Words muttered at me by a friend.
We all make promises. Give our word. State categorically that this will happen without fail.
We make promises with the best of intentions, on behalf of future selves that we believe will fulfill them.
And sometimes we break our promises.
Whether we deem a broken promise as something that is forgivable or as re-affirmation that nobody can ever be trusted will be determined by our past. In the moment many of us pay no heed to the minutiae of a specific situation, we simply apply hard and fast rules to the world, everyone around us, and how we believe people should behave. One size doesn’t always fit all.
“How could they do that to me?”
Anyone who thinks that keeping a promise is simply doing what you said you would and nothing more is confusing it with a contract. The bare fact is that people often make unrealistic promises, based on wishful thinking, rather than carefully thinking a scenario through. Or they act impulsively. Should they really be castigated for all time?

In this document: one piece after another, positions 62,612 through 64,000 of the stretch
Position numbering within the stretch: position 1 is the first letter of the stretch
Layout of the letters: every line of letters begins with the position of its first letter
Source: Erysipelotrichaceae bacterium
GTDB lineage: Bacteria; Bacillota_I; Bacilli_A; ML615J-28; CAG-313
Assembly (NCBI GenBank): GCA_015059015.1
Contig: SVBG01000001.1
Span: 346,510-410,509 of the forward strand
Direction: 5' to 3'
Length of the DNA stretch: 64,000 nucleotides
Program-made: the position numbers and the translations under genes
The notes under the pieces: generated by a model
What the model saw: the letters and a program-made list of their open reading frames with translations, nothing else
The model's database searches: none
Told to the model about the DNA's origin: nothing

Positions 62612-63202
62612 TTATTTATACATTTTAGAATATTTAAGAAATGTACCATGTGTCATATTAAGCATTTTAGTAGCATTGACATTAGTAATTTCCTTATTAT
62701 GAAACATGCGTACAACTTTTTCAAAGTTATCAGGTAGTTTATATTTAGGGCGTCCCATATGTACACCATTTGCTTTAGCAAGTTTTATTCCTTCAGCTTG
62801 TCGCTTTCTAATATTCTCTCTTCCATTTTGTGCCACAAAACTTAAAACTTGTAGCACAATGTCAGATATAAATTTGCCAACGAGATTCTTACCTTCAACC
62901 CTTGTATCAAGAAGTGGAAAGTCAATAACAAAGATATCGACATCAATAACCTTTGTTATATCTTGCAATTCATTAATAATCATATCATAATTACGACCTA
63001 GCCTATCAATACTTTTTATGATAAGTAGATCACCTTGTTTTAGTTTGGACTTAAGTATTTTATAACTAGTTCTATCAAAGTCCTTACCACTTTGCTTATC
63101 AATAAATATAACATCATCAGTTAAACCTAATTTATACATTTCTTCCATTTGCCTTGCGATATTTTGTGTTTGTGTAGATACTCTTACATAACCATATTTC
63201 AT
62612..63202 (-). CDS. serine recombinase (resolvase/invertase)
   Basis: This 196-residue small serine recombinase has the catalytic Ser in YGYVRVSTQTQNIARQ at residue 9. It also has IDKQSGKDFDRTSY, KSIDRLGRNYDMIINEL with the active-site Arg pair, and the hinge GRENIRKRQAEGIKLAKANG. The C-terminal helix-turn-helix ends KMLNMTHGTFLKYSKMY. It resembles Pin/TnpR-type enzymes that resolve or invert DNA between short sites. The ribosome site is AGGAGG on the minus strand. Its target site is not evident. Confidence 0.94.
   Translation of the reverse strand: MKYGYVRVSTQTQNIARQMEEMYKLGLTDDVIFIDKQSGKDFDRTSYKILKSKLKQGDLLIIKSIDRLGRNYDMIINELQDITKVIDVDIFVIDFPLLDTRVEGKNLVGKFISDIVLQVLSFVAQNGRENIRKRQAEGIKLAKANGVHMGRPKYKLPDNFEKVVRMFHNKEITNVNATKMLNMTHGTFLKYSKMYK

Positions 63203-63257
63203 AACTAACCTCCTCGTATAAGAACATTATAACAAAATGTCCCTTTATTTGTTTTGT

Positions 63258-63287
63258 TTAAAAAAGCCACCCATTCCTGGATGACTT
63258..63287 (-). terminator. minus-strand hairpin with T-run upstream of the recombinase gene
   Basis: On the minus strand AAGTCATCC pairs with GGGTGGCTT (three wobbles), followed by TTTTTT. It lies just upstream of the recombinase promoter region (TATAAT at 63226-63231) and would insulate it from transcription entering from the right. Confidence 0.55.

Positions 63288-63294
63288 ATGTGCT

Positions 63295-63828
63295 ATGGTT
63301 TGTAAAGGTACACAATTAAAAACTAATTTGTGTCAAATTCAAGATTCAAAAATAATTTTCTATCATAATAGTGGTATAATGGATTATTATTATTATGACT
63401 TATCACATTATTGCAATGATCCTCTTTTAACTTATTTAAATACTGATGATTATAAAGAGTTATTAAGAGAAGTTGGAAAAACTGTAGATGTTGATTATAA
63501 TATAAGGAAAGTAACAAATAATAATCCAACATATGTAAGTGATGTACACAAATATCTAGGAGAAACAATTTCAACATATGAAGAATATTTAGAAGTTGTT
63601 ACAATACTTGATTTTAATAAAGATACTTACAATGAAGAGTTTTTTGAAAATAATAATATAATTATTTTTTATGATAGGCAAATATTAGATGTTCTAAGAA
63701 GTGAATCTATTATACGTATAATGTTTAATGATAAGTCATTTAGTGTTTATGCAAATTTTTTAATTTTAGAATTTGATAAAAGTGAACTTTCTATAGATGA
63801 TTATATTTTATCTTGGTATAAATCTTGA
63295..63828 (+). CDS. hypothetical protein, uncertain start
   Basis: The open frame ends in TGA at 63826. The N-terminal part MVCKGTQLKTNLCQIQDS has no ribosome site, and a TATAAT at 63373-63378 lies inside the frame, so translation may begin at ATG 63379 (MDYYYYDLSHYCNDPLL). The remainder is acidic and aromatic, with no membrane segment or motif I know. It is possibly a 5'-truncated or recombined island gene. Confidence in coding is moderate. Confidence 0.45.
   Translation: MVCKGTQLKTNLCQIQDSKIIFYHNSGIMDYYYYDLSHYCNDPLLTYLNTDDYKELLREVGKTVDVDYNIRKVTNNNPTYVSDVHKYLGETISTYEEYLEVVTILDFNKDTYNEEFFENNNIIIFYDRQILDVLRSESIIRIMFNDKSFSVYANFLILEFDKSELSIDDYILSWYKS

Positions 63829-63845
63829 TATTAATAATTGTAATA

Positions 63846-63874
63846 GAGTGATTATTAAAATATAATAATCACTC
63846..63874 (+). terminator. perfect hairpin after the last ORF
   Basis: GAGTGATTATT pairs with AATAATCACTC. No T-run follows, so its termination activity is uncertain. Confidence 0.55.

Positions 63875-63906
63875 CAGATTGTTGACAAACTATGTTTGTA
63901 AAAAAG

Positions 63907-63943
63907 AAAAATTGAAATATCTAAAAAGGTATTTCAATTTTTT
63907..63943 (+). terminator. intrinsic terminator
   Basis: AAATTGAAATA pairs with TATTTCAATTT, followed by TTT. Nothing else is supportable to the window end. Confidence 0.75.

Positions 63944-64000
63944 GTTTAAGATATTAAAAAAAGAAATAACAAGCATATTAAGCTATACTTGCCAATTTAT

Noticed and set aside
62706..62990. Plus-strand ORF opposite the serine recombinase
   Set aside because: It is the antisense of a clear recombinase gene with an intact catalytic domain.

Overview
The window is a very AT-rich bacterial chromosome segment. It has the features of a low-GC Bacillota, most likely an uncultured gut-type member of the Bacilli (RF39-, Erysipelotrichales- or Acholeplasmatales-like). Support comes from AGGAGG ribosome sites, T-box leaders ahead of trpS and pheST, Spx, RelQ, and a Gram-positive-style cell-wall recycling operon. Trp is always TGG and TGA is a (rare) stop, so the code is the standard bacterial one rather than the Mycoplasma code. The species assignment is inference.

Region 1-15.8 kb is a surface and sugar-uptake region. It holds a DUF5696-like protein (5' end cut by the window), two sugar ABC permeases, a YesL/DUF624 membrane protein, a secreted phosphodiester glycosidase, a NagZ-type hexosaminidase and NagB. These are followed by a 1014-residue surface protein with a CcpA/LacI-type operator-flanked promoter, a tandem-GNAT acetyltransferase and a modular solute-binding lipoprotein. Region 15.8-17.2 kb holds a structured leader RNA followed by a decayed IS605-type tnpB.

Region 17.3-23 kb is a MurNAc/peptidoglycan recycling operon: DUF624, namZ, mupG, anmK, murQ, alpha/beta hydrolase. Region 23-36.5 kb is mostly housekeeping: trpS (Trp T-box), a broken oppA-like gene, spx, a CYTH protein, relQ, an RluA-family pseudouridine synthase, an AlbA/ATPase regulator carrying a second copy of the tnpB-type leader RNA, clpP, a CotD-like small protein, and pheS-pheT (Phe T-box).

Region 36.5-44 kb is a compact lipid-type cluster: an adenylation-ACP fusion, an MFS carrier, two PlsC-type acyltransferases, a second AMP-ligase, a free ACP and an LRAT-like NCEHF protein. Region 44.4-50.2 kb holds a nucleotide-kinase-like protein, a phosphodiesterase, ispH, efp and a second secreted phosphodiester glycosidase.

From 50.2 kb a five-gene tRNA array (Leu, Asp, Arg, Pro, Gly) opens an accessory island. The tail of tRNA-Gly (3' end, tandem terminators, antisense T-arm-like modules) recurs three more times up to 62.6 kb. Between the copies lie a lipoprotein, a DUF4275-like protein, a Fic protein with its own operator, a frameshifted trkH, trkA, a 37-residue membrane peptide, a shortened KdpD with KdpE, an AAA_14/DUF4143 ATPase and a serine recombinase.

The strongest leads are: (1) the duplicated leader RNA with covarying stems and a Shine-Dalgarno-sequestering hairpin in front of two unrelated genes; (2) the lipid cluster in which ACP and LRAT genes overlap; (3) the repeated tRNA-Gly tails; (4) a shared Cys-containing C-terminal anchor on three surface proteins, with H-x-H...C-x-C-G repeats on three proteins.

“How can I forgive them?”
Dealing with a broken promise, like most things in life, requires flexibility. We should think of promises not so much as binding contracts, but as acts of commitment and trust. When we promise to love, honour and obey, till death us do part etc. etc., we aren’t focused on the small print of the Marriage Act of 1949, but on communicating our intent to our loved one to do all we can to ensure that what we promise will come to pass.
Pragmatically, a promise shouldn’t be made unless there’s good reason to think it will be possible to keep it. But we are all human and therefore we are all fallible, so if with hindsight it becomes apparent that a promise couldn’t have been kept, then maybe we should accept that it doesn’t have to be forgiven?
We all deserve a second chance.